The summit discussion on a bigger and stronger NATO is taking place against the backdrop of a new strategic concept document for the alliance – a vision of its trajectory for the next decade. Just a year ago, this document was poised to focus more broadly on China, climate change and cybersecurity – important priorities for sure, but superseded by events on the ground that create an opportunity for the alliance to concentrate on its core mission of safeguarding freedom and security in Europe by political and military means. The updated strategy also rightly addresses new forms of warfare, ranging from cyber and artificial intelligence to disinformation.
The changes to NATO will help European member states focus their attention on the security challenges facing the continent, and should also emphasize that all members must pay their fair share. For years, US presidents have relied on Europe to spend more on its own defense. NATO countries aim to spend 2% of their GDP on defence. Yet few nations meet this moderate threshold, leading to widespread sentiment that Americans are subsidizing European defense and freeing up these governments to spend more money on things like generous welfare states. Donald Trump, mercurial statesman that he was, was not wrong to criticize NATO partners for not shouldering their share of the defense burden.
The price of Europe’s military underinvestment became clear when Russian tanks and artillery began rolling in. Just days into the war, Germany announced it would increase its military budget by $105 billion, a much-needed injection of cash into a long-neglected fighting force. “For a long time, we believed that economic strength was enough. But the events of the past few weeks have shown that we also need a strong army,” a retired German officer told The Times.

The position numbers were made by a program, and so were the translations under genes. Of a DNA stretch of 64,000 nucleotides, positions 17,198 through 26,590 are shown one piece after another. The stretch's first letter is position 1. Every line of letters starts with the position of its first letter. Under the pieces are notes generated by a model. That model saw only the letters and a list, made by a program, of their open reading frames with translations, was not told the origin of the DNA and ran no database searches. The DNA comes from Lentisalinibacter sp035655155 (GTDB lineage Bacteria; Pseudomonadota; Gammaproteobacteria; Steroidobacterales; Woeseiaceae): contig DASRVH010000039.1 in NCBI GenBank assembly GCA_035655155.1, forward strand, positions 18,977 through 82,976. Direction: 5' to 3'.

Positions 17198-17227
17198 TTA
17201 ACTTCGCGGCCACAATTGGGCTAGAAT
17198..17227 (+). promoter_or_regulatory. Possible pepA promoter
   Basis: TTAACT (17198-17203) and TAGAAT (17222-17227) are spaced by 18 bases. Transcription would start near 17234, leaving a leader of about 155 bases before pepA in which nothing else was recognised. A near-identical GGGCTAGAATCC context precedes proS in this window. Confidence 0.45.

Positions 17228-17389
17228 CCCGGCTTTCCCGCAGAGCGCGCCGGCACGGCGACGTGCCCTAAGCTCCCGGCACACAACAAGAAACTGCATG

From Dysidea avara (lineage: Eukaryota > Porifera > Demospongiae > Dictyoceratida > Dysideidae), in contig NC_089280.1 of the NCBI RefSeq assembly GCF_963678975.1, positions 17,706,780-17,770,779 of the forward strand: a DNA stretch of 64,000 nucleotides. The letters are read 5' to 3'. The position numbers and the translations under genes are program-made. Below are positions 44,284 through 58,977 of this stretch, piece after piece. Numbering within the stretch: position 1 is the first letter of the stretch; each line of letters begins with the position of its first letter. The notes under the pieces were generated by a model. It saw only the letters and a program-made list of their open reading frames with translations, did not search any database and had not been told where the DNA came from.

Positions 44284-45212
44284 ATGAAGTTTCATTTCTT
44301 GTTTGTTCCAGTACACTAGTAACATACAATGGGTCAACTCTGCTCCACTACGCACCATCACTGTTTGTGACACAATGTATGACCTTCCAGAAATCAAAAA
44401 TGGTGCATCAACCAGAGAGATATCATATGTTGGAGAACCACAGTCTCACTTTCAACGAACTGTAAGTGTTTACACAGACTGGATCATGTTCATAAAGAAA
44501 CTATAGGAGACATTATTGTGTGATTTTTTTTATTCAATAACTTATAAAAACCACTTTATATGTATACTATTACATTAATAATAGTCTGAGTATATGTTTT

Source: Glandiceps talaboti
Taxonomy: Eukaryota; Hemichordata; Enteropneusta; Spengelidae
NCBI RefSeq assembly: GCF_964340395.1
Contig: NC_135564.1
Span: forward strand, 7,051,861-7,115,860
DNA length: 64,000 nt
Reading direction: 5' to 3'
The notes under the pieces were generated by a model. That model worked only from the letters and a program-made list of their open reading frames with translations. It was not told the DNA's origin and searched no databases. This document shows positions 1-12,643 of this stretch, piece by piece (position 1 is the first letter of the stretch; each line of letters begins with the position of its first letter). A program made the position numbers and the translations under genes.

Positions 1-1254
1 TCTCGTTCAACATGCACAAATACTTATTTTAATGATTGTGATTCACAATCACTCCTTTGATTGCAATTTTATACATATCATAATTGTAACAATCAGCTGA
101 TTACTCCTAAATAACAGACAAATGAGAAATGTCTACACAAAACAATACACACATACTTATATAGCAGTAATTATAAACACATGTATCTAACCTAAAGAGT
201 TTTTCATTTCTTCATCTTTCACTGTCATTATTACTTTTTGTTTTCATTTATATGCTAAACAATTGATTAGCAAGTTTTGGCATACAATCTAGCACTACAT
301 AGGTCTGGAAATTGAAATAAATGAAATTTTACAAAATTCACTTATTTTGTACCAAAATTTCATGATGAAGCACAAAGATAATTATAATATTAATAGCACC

The Russian government has warned of serious consequences if Finland and Sweden join the alliance, including the deployment of additional troops in the Baltic region, although it has also sent signals that it is resigned to enlargement. Finland and Russia share an 810-mile border and the Kola Peninsula is home to Russia’s Northern Fleet. St. Petersburg, Russia’s second largest metropolis, is only 100 miles from the Finnish border. And yet, Russia is already violating the airspace of its neighbors and carrying out devastating cyberattacks. Moreover, Mr. Putin probably explains that the two countries have long been closely integrated into NATO, even if they are not official members.
Sweden and Finland will bring to the NATO alliance large modern and highly professional military forces, in particular submarines and fighter jets. (Finland is helping build the F-35, a next-generation fighter jet, as part of a consortium of the United States and a dozen other nations.) Finnish and Swedish forces are already conducting exercises with NATO troops, and much of the equipment is interoperable. And both nations are at the forefront of European efforts to tackle misinformation from Russia.
You don’t have to side with Mr. Putin or approve of his actions to understand why a Russian leader would be concerned about a military alliance stretching to the country’s border. Yet the list of Russian provocations (election interference in the United States, Britain and Spain; invasions of Crimea and Georgia; and a campaign of assassinations using chemical weapons, to name a few to name just a few) is now so long and the legitimate threat it poses to Europe is so acute that the desire of Finns and Swedes to protect themselves under the NATO umbrella is quite understandable.
Mr. Putin’s war of choice in Ukraine is changing the security balance in Europe, but not in the way he imagined. At this fateful moment, NATO must take a serious look not only at deterring Russia, but also at itself, its purpose, and its willingness to truly share this burden.